• Marjon Projects    Prostate Cancer Hematological Cancer Exercise Referral Scheme for Cancer Survivors SHSM022/ BJ Exercise and Cancer Survivorship
  • Conclusions Stage Evidence During Cancer treatment PA improves, or prevents the decline of physical function without increasing After cancer treatment PA helps recover physical function During and after cancer treatment PA can reduce the risk of cancer recurrence and mortality for some cancers and can reduce teh risk of developing other long term conditions Advanced cancer PA can help maintain independence and wellbeing Click here for link SHSM022/ BJ Exercise and Cancer Survivorship
  • Issues with evidence    QoL, fatigue subjectively measured Multiple natures of diagnosis, conditions, ages PA at different stages of life SHSM022/ BJ Exercise and Cancer Survivorship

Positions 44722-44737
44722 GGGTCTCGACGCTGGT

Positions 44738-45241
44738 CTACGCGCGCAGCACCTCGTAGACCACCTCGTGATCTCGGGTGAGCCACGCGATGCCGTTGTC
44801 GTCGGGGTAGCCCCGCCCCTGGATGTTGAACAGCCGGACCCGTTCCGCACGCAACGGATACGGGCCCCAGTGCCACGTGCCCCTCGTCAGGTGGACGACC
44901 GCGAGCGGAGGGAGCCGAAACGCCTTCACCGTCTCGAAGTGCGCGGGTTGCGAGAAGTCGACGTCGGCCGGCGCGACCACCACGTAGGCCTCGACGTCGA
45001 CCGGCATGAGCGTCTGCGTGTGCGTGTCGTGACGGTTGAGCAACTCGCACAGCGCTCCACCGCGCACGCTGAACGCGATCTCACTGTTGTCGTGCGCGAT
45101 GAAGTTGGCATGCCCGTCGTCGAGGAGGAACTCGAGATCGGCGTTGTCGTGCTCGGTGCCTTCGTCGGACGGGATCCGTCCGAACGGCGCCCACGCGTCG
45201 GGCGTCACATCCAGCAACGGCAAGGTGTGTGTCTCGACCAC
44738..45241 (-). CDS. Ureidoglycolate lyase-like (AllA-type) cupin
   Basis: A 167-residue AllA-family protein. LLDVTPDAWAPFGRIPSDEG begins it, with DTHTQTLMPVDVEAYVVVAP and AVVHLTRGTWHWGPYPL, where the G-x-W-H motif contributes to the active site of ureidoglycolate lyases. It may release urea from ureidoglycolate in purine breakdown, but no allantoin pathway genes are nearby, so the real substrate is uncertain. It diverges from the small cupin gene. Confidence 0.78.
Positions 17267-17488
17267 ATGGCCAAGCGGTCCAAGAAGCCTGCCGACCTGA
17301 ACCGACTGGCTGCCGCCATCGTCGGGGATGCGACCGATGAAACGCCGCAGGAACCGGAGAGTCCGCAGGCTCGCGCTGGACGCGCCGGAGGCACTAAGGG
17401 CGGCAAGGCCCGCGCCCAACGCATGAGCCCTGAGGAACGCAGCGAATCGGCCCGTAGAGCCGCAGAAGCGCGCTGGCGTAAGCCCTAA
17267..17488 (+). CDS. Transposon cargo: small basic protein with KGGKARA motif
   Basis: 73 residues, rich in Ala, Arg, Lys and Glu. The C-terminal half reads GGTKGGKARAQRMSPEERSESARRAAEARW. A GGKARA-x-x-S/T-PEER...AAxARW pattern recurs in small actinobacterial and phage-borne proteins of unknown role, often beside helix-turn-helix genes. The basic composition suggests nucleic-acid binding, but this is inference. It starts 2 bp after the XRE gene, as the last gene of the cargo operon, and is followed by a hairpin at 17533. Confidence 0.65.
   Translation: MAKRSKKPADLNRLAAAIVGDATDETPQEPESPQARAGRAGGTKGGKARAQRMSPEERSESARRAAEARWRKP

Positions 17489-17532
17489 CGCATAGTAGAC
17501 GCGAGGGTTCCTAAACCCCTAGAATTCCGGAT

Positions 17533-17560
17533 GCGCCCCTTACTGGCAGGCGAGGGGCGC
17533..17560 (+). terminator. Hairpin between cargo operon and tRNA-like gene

• Further reading SHSM022/ BJ Exercise and Cancer Survivorship
  • Further reading  www.benjanefitness.com – Click here for Exercise and Cancer page  Ehrman, J., Gordon, P., Visich, P.S., Keteyianby, S. (2009) Clinical Exercise Physiology (2nd Ed) Champaign IL: Human Kinetics  Durstine, J.L. et al (2009) ACSM's exercise management for persons with chronic diseases and disabilities (3rd Ed) Champaign, IL: Human Kinetics [google books]  Irwin, M.L. (2009) Physical activity interventions for cancer survivors. Br J Sports Med Vol.43, 32-8 [full text]  Schwartz, A.J. (2005) Cancer Fitness: Exercise Programmes for patients and survivors. New York, NY: Fireside [amazon][amazon preview]  Swain, D.P. & Leutholtz, B.C. (2007) Exercise Prescription: A case study approach to the ACSM Guidelines (2nd Ed). Champaign, IL: Human Kinetics. SHSM022/ BJ Exercise and Cancer Survivorship
  • Ted’s story SHSM022/ BJ Exercise and Cancer Survivorship